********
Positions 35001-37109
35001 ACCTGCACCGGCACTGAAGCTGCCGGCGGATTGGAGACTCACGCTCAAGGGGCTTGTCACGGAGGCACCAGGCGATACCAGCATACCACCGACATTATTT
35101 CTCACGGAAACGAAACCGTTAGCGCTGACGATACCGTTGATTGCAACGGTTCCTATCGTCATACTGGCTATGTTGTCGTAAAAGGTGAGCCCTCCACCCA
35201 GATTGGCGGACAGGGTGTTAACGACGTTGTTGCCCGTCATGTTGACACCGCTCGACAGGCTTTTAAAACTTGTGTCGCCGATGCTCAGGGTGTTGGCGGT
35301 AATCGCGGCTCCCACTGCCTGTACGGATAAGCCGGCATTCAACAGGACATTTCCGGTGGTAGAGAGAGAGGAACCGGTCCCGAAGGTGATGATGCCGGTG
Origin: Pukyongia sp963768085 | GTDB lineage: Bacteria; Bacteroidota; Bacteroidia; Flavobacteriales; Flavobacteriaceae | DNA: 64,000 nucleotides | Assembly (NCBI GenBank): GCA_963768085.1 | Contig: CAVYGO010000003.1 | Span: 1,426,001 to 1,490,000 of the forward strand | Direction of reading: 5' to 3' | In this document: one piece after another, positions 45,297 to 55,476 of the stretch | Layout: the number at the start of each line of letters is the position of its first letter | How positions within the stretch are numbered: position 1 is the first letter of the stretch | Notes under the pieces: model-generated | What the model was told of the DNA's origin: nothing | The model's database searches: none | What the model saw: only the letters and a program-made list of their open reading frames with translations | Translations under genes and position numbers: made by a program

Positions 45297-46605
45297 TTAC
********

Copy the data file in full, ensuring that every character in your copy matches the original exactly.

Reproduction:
Positions 35001-37109
35001 ACCTGCACCGGCACTGAAGCTGCCGGCGGATTGGAGACTCACGCTCAAGGGGCTTGTCACGGAGGCACCAGGCGATACCAGCATACCACCGACATTATTT
35101 CTCACGGAAACGAAACCGTTAGCGCTGACGATACCGTTGATTGCAACGGTTCCTATCGTCATACTGGCTATGTTGTCGTAAAAGGTGAGCCCTCCACCCA
35201 GATTGGCGGACAGGGTGTTAACGACGTTGTTGCCCGTCATGTTGACACCGCTCGACAGGCTTTTAAAACTTGTGTCGCCGATGCTCAGGGTGTTGGCGGT
35301 AATCGCGGCTCCCACTGCCTGTACGGATAAGCCGGCATTCAACAGGACATTTCCGGTGGTAGAGAGAGAGGAACCGGTCCCGAAGGTGATGATGCCGGTG
Origin: Pukyongia sp963768085 | GTDB lineage: Bacteria; Bacteroidota; Bacteroidia; Flavobacteriales; Flavobacteriaceae | DNA: 64,000 nucleotides | Assembly (NCBI GenBank): GCA_963768085.1 | Contig: CAVYGO010000003.1 | Span: 1,426,001 to 1,490,000 of the forward strand | Direction of reading: 5' to 3' | In this document: one piece after another, positions 45,297 to 55,476 of the stretch | Layout: the number at the start of each line of letters is the position of its first letter | How positions within the stretch are numbered: position 1 is the first letter of the stretch | Notes under the pieces: model-generated | What the model was told of the DNA's origin: nothing | The model's database searches: none | What the model saw: only the letters and a program-made list of their open reading frames with translations | Translations under genes and position numbers: made by a program

Positions 45297-46605
45297 TTAC